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Monday, June 20, 2005

Anonymity on the Internet Is Often a Mirage

Picture_anonymity_3This interesting AP story demonstrates how illusory anonymity can be on the Internet:

After what Mayor James West called his "brutal outing" by a newspaper that published transcripts of his conversations from a gay chat room, he complained in an e-mail to the city's commission on race relations. West asked: "Should we all fear that our private conversations will be splashed publicly and out of context for all in our sphere to see?" . . . .

After receiving a tip the mayor was offering city jobs to young men he met in a Gay.com chat room, The Spokesman-Review found a way to corroborate the information without having to subpoena records from the chat room's sponsor.

It hired a computer expert to track the identity of the person behind the screen names "Cobra82," "RightBiGuy" and "JMSElton" that it suspected was the mayor.

As a result, West is the subject of a recall for alleged misuse of a city-owned computer for offering internships to young men he met in the gay chat room. . . .

Law enforcement routinely uses subpoenas in terrorism, child pornography and other investigations to find the identities of Internet chat room users.

But what was unusual about this case was that someone not currently involved with law enforcement was able to unmask a person who thought they [sic] were operating anonymously.

Posted by Daniel Solove on June 20, 2005 at 08:01 PM in Daniel Solove, Information and Technology | Permalink


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If I recall the original story correctly this instance also involved a very right-wing mayor who was speaking out publicly against homosexuals and gay rights. This was surely part of the motivation. Some might question whether this is a legitimate news story, but I think it is- there's an obvious amount of hypocracy in such cases that's certainly relavent to public choice. (I may not be remembering the case correctly, but I think that was part of the story.)

Posted by: Matt | Jun 20, 2005 9:44:47 PM


The case still raises interesting issues about newsgathering techniques, and one could certainly imagine cases in which a reporter used the veil of anonymity to fraudently obtain confidential information, for example. But this case is, I think, an example of "on the Internet, everybody knows you're a dog."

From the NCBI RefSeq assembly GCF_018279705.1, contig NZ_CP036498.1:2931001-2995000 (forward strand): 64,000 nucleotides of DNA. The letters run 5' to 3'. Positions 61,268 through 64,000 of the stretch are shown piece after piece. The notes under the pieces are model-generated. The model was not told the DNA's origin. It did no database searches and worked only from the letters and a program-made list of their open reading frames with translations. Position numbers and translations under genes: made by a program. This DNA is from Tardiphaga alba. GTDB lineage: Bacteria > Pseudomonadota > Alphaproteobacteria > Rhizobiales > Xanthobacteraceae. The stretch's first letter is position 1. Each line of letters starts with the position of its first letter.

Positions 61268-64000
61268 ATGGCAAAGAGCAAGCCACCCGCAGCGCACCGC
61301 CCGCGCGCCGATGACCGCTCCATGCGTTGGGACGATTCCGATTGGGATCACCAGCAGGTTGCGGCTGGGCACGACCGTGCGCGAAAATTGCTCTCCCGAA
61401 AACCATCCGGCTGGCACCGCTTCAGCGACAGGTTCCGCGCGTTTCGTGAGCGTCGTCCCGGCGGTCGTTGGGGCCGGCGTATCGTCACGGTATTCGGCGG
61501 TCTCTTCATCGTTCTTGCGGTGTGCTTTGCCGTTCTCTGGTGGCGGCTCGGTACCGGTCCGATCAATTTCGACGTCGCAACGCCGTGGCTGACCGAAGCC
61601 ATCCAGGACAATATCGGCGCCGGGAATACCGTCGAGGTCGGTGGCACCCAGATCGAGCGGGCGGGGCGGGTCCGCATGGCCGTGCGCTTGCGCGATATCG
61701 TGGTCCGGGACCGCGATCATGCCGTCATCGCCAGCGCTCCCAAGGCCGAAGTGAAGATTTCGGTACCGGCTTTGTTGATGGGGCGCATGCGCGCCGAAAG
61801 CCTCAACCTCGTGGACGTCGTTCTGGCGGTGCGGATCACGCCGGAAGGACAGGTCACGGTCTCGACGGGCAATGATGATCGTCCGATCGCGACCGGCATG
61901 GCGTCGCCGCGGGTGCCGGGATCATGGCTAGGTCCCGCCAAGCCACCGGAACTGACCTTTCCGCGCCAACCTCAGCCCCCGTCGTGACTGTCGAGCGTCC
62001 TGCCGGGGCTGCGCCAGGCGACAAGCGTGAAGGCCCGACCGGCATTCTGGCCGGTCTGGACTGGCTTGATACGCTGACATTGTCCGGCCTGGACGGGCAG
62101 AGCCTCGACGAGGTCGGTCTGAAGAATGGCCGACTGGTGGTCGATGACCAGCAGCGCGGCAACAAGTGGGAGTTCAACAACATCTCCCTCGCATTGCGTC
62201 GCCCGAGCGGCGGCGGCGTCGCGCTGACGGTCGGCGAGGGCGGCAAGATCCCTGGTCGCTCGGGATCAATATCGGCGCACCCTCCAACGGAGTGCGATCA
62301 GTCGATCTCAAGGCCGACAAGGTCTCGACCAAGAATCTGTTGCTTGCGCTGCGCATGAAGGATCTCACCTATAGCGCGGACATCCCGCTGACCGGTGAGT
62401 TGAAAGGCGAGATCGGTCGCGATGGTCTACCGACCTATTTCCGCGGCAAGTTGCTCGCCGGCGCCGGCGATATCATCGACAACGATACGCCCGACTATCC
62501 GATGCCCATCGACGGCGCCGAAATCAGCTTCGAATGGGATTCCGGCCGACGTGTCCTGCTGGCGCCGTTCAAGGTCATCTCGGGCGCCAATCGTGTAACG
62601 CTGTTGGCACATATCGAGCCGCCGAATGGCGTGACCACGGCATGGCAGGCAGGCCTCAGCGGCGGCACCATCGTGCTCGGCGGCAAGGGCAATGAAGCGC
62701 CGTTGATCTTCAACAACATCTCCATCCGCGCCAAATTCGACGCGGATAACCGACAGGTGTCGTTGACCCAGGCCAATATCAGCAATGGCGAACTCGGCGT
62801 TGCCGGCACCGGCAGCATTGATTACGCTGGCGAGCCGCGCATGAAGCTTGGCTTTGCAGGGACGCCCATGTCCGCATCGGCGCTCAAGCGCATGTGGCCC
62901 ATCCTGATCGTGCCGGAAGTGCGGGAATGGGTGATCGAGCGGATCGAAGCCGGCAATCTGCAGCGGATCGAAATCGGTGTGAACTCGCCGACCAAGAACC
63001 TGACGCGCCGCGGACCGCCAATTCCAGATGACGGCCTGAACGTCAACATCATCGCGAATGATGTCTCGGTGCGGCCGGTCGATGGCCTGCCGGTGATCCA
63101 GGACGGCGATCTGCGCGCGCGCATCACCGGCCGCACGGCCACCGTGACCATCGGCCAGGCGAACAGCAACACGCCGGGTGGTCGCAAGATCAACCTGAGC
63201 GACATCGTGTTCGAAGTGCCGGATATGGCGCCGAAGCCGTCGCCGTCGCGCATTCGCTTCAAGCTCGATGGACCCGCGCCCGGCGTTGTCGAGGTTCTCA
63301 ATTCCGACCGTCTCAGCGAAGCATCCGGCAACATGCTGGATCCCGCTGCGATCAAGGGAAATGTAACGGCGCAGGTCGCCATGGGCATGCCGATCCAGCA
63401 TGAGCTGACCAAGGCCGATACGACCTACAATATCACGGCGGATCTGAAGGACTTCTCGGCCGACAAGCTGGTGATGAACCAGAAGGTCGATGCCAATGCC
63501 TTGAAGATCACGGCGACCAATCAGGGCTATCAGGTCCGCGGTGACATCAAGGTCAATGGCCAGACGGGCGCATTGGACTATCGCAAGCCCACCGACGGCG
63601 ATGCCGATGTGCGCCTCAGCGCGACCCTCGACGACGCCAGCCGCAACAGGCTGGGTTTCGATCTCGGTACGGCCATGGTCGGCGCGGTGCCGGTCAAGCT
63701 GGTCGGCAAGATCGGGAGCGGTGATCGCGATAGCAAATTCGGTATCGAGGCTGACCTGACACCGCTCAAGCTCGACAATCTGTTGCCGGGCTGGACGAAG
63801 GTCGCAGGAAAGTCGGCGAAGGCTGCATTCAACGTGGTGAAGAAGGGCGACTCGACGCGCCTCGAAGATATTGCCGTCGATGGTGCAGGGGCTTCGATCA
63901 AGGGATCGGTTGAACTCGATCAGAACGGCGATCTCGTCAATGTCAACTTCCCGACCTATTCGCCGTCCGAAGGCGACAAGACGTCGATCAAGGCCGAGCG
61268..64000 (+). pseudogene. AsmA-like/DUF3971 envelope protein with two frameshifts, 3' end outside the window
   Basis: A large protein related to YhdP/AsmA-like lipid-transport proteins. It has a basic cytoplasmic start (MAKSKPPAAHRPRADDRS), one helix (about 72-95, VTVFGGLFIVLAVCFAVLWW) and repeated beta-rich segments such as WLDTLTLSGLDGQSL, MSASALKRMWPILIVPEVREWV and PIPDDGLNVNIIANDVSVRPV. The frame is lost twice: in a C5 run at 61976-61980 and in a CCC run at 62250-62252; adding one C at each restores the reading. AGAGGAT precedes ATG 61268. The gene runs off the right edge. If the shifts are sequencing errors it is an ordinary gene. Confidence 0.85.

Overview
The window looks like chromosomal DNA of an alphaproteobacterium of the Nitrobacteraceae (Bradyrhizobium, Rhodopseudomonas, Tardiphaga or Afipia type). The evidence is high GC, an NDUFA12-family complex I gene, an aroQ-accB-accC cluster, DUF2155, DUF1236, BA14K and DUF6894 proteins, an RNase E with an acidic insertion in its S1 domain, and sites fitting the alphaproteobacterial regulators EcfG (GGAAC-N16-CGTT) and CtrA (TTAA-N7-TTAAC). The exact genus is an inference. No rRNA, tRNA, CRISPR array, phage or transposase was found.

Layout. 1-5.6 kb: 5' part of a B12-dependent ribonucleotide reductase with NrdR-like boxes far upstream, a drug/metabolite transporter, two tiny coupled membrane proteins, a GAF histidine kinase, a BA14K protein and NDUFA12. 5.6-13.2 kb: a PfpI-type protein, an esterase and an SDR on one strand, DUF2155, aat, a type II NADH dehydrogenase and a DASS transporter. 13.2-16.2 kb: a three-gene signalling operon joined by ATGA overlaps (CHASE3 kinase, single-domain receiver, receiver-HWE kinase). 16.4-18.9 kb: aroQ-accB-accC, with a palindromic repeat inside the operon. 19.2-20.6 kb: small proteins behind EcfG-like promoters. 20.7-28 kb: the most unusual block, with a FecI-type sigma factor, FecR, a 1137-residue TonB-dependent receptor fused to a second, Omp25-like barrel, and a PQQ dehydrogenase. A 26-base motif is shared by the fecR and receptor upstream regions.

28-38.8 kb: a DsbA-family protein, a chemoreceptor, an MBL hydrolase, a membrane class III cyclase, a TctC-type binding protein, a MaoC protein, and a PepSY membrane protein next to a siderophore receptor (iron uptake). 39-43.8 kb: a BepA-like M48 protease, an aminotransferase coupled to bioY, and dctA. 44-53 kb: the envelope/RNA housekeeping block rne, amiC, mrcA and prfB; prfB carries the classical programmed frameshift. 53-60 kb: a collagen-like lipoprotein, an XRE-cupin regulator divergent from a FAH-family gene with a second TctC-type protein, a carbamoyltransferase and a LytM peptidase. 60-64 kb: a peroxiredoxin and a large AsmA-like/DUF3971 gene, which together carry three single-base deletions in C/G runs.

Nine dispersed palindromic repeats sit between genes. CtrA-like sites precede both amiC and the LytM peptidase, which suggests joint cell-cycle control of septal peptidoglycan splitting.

Posted by: Laura Heymann | Jun 20, 2005 8:41:26 PM


Thanks for the extra facts. I hadn't heard about these details. The general principle that anonymity on the Internet is often illusory remains true, but I'm now really pissed off at the AP story I quoted. It is quite misleading! And the grammatical mistake, too. The AP should be ashamed.


Posted by: Daniel Solove | Jun 20, 2005 8:29:32 PM

Well, in this case, the "computer expert" didn't exactly need a technical degree. West had previously gone on a date with an 18-year-old he met in a chat room. Later in the date, West told his companion what he did for a living. After obtaining West's screen name from the 18-year-old, the newspaper hired someone else to pose as an underaged chat room visitor. He then engaged in various online conversations with West, who ultimately sent the "expert" an electronic photo of himself and a link to the mayor’s biography page at City Hall. (See http://www.spokesmanreview.com/jimwest/story.asp?ID=050505_online_relationships for the story.)

Online anonymity is certainly illusory if you keep telling people who you are . . . .

Posted by: Laura Heymann | Jun 20, 2005 8:19:20 PM

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